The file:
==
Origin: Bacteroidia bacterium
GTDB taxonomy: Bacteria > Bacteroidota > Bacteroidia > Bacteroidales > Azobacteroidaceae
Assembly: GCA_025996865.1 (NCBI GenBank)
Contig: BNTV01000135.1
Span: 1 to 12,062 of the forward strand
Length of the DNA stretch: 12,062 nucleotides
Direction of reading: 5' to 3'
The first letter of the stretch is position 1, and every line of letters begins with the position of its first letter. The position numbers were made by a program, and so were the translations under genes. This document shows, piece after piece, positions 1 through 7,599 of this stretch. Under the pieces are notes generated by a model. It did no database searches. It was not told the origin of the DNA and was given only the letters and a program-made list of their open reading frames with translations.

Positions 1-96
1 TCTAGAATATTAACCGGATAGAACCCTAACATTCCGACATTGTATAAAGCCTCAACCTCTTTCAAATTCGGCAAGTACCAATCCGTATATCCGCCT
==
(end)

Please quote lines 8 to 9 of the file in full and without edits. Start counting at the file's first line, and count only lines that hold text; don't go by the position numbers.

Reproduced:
The first letter of the stretch is position 1, and every line of letters begins with the position of its first letter. The position numbers were made by a program, and so were the translations under genes. This document shows, piece after piece, positions 1 through 7,599 of this stretch. Under the pieces are notes generated by a model. It did no database searches. It was not told the origin of the DNA and was given only the letters and a program-made list of their open reading frames with translations.

Positions 1-96